Thursday, January 31, 2008

Are PLUG Independent Music Awards Very Indie?

PLUG has been doing annual "Independent Music Awards" for the past few years and they have a category for best college/non-commercial station of the year. Their advisory board of up to 300 music fans selects the nominees, which must be a daunting task considering how many great college radio stations there are. This year's nominees (you can vote now and find out about the winners after the March 6th awards ceremony) are: KALX (Berkeley, CA), KCMP (Northfield, MN), KCRW (Santa Monica, CA), KDHX (St. Louis, MO), KEXP (Seattle, WA), KUSF (San Francisco), KXLU (Los Angeles), WFMU (Jersey City, NJ), WLUW (Chicago), WNYU (New York), WRAS (Atlanta, GA), and WXPN (Philadelphia). Seems like a list heavily skewed towards the coasts...and a list that doesn't feel entirely "indie" in nature to me.

The 2005, 2006 and 2007 winner for best college station was KEXP (formerly KCMU), a station licensed to the University of Washington, but since 2001 engaged in a partnership with the Experience Music Project. As a result of that partnership they changed their call letters, got a spiffy new studio and equipment, and obtained a huge amount of financial support. Good for so many college stations are suffering due to lack of funding. Yet, should they really be in the same category as college stations without major financial backing? It's notable that some of the other nominees are also big-budget stations and at least one (KCRW) is a public radio affiliate, which also falls into an area that I don't consider independent.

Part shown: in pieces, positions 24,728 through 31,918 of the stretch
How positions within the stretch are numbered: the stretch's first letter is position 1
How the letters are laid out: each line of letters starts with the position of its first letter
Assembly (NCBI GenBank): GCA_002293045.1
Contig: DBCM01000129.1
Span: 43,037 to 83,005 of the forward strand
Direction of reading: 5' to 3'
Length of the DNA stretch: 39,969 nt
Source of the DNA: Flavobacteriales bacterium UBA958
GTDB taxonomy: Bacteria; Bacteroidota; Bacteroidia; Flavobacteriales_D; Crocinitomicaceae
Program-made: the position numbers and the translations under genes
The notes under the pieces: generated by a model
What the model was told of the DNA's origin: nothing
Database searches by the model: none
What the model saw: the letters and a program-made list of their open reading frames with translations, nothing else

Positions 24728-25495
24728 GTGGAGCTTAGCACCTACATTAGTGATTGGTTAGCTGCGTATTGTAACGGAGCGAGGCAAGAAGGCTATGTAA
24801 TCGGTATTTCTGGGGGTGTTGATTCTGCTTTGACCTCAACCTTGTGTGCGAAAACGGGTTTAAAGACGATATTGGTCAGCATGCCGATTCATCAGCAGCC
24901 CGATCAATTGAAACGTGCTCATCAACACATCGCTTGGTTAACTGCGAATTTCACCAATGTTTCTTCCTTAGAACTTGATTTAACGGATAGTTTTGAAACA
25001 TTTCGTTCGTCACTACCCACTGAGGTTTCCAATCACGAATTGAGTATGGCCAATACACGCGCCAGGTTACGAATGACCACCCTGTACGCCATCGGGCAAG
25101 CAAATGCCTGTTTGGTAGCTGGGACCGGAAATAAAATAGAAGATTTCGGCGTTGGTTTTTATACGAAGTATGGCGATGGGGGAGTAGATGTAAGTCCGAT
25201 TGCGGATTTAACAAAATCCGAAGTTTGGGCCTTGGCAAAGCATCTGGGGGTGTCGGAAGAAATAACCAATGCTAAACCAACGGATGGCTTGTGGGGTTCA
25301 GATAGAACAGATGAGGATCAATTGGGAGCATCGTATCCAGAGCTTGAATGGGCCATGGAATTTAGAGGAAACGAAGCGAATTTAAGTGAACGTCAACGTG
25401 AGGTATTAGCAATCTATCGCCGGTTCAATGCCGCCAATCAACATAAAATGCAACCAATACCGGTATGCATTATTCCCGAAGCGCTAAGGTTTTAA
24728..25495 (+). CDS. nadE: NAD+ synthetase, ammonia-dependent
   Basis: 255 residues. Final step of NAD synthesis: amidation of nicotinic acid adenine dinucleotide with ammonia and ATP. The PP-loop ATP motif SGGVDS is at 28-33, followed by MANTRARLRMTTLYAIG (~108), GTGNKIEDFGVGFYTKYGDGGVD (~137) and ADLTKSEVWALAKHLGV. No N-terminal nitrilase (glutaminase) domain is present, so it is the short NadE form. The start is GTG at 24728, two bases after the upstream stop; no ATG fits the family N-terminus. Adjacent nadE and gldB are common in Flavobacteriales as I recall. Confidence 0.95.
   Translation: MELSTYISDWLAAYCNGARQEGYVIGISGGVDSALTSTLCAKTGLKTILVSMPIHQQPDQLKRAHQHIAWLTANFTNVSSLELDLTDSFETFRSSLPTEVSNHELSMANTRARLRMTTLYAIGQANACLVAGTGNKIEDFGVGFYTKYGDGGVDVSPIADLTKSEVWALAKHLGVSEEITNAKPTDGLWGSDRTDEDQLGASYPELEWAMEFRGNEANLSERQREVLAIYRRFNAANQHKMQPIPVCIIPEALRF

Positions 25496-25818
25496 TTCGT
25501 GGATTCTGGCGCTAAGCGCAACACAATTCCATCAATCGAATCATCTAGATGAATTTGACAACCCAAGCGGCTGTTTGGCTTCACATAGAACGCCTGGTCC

Satellite Radio's XMU Enlists College Radio Stations to Program "Student Exchange"

Satellite radio in many ways offers what some of the best college stations do by providing niche programming in a variety of genres, including new independent music. I haven't listened much to XM Radio's college radio-themed station XMU and when I have it struck me that it was a mainstream version of college radio, perhaps mirroring the CMJ "tops" list.